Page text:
Fakery is seen throughout the animal kingdom and is especially evident in the realm of mate selection and mating behavior. A puzzling behavior frequently observed in many species is copulation between males and females without the delivery of semen. In a world where reproduction is key to a species, survival, such behavior poses a real mystery. In a study that sheds new light on the evolution of sexual behavior, researchers have utilized a novel technique to reveal that in feral chickens, the simple stimulus generated by male mounting--in the absence of actual insemination--reduces the sexual promiscuity of a hen, indicating that even copulations that do not result in semen transfer may be crucial to defend the paternity of a male.
Females of many species often copulate with multiple males, leading to the phenomenon of sperm competition--the competition between the ejaculates of different males to successfully fertilize eggs. The battles of sperm competition occur at the cellular and molecular levels and involve the production of sperm-associated substances that boost the competitiveness of a males sperm; however, the production of these substances comes at an energetic cost to males. Males who can avoid such costs--and still successfully mate--may be at a reproductive advantage. Therefore, in some species, males may avoid sperm competition by preventing females from mating with other males. However, previous studies have not fully considered the possibility that female promiscuity may be inhibited by stimuli generated by the simple act of male mounting.
In the new study, a team of researchers led by Dr. Tommaso Pizzari of the University of Oxford tested this idea in the feral chicken, a sexually promiscuous species. By using a novel but technologically simple technique--fitting some hens with a light plastic harness covering their cloaca and thus preventing insemination--the researchers were able to separate the effect of insemination products from that of mounting alone and to detect the behavioral response of hens. The use of this technique demonstrated that mounting alone (independently of insemination) not only drastically inhibits the propensity of a hen to mate with a new rooster but also reduces the number of sperm that she obtains from a new rooster in the 2–4 days following mounting.
Heidi Hardman | EurekAlert!
Nerves control the body’s bacterial community
26.09.2017 | Christian-Albrechts-Universität zu Kiel
Ageless ears? Elderly barn owls do not become hard of hearing
26.09.2017 | Carl von Ossietzky-Universität Oldenburg
Controlling electronic current is essential to modern electronics, as data and signals are transferred by streams of electrons which are controlled at high speed. Demands on transmission speeds are also increasing as technology develops. Scientists from the Chair of Laser Physics and the Chair of Applied Physics at Friedrich-Alexander-Universität Erlangen-Nürnberg (FAU) have succeeded in switching on a current with a desired direction in graphene using a single laser pulse within a femtosecond ¬¬ – a femtosecond corresponds to the millionth part of a billionth of a second. This is more than a thousand times faster compared to the most efficient transistors today.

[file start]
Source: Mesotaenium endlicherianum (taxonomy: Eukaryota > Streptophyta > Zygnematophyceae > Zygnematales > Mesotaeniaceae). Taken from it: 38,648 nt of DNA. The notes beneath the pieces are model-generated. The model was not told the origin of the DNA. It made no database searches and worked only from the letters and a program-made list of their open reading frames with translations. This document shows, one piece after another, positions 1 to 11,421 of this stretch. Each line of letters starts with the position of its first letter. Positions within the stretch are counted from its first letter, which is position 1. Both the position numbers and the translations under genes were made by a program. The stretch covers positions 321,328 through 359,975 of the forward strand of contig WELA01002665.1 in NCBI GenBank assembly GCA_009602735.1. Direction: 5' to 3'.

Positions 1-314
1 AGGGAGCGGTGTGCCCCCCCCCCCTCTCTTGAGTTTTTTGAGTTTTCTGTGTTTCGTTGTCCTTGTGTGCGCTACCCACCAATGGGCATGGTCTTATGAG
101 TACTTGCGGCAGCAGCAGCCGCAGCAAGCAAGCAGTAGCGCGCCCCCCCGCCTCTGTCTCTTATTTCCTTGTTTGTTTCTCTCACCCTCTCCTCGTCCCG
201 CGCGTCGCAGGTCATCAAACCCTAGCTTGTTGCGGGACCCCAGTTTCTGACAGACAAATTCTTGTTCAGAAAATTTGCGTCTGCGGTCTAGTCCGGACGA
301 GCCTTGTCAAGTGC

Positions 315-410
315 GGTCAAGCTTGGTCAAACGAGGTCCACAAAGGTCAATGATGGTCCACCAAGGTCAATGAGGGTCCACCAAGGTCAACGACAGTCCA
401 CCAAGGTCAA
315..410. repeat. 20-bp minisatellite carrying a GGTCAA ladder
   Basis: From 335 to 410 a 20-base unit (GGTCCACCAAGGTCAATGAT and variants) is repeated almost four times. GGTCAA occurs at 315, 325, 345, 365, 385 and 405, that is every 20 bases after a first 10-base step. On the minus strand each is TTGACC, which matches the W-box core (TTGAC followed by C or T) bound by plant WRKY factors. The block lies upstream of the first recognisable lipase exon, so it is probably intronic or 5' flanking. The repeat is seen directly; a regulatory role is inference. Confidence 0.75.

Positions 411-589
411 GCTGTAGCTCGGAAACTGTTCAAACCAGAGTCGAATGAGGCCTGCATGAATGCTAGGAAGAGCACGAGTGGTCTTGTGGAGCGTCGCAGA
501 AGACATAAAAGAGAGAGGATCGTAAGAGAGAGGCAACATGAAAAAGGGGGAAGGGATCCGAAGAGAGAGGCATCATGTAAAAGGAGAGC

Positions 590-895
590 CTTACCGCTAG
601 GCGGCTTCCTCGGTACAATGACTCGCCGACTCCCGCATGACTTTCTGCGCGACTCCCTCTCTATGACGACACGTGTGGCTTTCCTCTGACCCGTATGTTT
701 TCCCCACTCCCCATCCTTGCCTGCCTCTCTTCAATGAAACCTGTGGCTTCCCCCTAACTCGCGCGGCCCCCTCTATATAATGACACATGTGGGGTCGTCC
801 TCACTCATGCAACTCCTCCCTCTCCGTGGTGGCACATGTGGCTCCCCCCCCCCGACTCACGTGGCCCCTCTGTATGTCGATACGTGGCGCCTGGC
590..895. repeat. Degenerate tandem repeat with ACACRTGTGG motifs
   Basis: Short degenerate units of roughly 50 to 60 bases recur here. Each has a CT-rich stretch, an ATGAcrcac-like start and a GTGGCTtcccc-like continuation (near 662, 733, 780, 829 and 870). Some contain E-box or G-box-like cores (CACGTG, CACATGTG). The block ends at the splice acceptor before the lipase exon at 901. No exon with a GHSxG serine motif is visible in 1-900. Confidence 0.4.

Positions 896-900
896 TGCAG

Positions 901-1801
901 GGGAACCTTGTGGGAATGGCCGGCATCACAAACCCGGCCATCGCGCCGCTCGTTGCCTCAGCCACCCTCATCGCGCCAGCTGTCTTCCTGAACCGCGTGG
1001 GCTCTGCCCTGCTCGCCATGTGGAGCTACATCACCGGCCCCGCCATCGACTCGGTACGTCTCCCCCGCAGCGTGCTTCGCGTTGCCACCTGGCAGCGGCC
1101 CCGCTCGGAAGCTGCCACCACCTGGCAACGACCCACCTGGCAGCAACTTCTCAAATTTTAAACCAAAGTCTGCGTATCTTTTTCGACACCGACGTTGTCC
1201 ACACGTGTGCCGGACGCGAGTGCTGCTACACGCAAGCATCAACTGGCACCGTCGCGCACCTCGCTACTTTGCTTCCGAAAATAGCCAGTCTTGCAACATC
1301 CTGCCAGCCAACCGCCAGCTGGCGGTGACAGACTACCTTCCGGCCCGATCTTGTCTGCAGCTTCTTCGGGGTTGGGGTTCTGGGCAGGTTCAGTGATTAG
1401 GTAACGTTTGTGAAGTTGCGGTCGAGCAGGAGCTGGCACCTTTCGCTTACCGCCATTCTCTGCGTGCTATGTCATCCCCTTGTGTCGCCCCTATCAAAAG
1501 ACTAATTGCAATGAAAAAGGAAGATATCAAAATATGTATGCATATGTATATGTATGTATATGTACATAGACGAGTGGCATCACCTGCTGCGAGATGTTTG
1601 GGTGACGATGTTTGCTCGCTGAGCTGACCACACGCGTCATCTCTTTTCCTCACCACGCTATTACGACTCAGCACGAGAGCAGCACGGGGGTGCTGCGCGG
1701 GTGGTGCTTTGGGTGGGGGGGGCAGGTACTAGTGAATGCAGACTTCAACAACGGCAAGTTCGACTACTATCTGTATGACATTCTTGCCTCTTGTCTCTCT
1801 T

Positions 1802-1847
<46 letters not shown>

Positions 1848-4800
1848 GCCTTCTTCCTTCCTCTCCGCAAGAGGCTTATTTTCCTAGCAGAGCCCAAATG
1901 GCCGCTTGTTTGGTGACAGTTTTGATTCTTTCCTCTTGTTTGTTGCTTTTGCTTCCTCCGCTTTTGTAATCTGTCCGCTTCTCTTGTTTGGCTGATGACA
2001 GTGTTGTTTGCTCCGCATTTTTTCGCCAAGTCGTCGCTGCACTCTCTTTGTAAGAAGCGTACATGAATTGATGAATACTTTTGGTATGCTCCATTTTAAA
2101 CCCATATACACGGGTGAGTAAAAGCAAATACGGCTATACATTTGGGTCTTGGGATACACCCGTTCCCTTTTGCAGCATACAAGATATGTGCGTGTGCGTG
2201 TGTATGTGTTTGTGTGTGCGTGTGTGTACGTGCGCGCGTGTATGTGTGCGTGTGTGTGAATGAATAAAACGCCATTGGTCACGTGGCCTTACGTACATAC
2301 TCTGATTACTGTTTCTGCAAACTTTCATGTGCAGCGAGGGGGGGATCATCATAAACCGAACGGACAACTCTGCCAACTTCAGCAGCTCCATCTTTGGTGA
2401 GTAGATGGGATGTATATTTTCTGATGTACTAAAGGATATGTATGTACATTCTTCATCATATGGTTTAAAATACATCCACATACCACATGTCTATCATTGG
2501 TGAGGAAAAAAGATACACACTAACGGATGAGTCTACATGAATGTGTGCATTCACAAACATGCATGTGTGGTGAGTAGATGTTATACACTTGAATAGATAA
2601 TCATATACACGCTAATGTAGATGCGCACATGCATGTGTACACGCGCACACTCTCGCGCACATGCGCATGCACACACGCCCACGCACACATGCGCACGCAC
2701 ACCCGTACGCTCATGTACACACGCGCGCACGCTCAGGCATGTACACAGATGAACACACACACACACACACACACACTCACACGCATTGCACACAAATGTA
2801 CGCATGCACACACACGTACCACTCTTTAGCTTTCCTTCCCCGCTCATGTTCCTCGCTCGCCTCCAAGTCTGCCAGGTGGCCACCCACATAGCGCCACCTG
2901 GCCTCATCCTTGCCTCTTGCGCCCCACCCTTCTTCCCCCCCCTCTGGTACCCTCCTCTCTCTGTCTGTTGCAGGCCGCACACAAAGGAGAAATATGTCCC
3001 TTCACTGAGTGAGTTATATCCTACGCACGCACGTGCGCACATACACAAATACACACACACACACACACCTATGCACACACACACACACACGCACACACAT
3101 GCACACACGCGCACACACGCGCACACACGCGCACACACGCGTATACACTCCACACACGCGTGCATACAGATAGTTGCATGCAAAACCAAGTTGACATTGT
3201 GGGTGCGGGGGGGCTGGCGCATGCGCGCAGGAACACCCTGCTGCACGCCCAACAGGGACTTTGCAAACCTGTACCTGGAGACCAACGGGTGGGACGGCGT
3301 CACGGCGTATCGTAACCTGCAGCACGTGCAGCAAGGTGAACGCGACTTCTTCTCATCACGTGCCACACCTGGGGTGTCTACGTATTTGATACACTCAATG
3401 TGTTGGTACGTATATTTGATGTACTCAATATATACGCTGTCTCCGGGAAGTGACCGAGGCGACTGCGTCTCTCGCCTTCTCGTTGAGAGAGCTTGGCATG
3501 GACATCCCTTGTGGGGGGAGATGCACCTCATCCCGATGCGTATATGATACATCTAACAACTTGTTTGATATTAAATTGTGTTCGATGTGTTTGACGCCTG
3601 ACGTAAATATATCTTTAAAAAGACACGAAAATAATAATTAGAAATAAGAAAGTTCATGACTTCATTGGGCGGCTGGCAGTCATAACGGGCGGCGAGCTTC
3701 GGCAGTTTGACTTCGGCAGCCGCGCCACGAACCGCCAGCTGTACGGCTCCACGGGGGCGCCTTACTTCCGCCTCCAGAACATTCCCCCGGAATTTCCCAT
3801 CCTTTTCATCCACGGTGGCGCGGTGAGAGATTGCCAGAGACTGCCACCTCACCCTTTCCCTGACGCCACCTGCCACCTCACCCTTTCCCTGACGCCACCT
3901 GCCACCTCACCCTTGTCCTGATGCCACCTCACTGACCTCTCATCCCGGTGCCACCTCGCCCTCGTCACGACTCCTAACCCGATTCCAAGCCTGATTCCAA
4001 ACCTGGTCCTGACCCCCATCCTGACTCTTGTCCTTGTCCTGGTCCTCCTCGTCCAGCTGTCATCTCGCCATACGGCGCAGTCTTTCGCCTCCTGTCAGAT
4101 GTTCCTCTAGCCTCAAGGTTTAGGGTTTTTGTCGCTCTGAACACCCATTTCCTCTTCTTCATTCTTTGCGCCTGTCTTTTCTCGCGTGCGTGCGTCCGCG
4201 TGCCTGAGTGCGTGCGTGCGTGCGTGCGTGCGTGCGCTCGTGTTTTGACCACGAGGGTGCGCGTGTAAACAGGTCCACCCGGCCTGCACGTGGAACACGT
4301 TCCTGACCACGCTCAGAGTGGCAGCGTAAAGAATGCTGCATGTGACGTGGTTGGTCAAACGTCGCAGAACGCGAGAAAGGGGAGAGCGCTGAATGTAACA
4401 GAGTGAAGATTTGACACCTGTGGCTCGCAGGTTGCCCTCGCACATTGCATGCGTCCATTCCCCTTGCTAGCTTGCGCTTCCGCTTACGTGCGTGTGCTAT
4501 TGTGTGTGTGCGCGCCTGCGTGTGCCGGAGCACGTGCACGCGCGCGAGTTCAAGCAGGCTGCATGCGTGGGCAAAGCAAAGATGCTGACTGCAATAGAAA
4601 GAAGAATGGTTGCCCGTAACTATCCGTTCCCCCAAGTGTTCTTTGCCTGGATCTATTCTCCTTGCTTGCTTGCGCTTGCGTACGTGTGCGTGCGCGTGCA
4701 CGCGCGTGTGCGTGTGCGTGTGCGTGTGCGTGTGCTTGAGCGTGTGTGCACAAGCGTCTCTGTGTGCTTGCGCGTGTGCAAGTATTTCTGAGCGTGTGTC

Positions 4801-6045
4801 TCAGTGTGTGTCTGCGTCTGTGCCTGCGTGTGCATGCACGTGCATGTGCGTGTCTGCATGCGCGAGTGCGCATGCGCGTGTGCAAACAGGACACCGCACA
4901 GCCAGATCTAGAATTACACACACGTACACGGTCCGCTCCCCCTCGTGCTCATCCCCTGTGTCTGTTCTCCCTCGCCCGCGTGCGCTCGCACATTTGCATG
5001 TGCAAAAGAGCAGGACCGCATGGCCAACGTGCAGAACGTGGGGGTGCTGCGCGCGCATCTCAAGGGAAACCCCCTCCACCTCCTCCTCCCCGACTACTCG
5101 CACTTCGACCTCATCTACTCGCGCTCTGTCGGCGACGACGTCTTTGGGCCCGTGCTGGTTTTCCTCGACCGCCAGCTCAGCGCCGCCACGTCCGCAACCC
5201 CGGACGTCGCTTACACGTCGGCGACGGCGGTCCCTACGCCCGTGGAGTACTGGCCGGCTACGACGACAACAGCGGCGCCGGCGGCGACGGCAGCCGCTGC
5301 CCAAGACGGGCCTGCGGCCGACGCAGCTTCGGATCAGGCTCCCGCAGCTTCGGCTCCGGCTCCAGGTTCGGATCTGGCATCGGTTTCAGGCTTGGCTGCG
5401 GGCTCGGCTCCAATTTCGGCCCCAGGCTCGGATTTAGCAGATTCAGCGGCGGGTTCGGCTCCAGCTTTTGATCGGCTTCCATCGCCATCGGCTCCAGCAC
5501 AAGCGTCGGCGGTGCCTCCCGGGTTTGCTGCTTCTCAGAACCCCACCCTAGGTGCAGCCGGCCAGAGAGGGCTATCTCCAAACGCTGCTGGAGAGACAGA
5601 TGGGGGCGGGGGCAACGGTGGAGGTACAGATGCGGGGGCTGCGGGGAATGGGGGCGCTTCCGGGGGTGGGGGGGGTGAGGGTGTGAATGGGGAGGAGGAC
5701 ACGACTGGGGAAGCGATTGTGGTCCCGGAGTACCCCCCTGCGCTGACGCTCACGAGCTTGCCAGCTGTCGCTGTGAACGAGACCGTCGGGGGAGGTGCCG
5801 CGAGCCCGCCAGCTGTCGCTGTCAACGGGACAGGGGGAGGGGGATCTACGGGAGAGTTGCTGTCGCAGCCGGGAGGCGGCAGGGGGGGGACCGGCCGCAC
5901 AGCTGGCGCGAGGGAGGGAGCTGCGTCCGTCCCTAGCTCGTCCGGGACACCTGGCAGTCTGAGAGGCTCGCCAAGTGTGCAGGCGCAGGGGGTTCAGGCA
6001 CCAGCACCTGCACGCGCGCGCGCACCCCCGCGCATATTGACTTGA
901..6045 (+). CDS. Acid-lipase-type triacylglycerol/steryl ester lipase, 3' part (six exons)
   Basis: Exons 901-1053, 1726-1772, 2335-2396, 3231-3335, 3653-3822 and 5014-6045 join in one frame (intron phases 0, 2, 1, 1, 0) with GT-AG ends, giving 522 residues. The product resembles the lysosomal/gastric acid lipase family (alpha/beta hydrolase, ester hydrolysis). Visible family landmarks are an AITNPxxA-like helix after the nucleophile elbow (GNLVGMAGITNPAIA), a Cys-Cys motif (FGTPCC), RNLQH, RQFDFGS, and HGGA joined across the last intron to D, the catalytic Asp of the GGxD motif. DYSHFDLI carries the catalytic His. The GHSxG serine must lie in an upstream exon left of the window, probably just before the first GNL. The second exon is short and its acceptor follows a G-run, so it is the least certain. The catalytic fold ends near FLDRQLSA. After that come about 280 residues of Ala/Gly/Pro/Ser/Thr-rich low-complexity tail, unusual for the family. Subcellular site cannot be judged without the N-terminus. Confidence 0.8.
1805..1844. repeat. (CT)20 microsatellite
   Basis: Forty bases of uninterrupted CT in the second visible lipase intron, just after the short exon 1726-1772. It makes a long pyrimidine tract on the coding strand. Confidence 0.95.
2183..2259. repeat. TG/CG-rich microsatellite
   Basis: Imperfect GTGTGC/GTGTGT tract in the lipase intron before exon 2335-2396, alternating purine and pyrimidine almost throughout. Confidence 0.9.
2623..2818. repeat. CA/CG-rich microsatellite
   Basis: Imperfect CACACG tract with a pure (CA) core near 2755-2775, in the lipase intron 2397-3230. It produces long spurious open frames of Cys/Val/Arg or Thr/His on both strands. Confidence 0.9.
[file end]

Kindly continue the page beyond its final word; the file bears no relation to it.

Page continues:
Graphene is up to the job
At the productronica trade fair in Munich this November, the Fraunhofer Institute for Laser Technology ILT will be presenting Laser-Based Tape-Automated Bonding, LaserTAB for short. The experts from Aachen will be demonstrating how new battery cells and power electronics can be micro-welded more efficiently and precisely than ever before thanks to new optics and robot support.
Fraunhofer ILT from Aachen relies on a clever combination of robotics and a laser scanner with new optics as well as process monitoring, which it has developed...
Plants and algae use the enzyme Rubisco to fix carbon dioxide, removing it from the atmosphere and converting it into biomass. Algae have figured out a way to increase the efficiency of carbon fixation. They gather most of their Rubisco into a ball-shaped microcompartment called the pyrenoid, which they flood with a high local concentration of carbon dioxide. A team of scientists at Princeton University, the Carnegie Institution for Science, Stanford University and the Max Plank Institute of Biochemistry have unravelled the mysteries of how the pyrenoid is assembled. These insights can help to engineer crops that remove more carbon dioxide from the atmosphere while producing more food.
A warming planet
Our brains house extremely complex neuronal circuits, whose detailed structures are still largely unknown. This is especially true for the so-called cerebral cortex of mammals, where among other things vision, thoughts or spatial orientation are being computed. Here the rules by which nerve cells are connected to each other are only partly understood. A team of scientists around Moritz Helmstaedter at the Frankfiurt Max Planck Institute for Brain Research and Helene Schmidt (Humboldt University in Berlin) have now discovered a surprisingly precise nerve cell connectivity pattern in the part of the cerebral cortex that is responsible for orienting the individual animal or human in space.
The researchers report online in Nature (Schmidt et al., 2017. Axonal synapse sorting in medial entorhinal cortex, DOI: 10.1038/nature24005) that synapses in...
Whispering gallery mode (WGM) resonators are used to make tiny micro-lasers, sensors, switches, routers and other devices. These tiny structures rely on a...
19.09.2017 | Event News
12.09.2017 | Event News
06.09.2017 | Event News
26.09.2017 | Life Sciences
26.09.2017 | Physics and Astronomy
26.09.2017 | Information Technology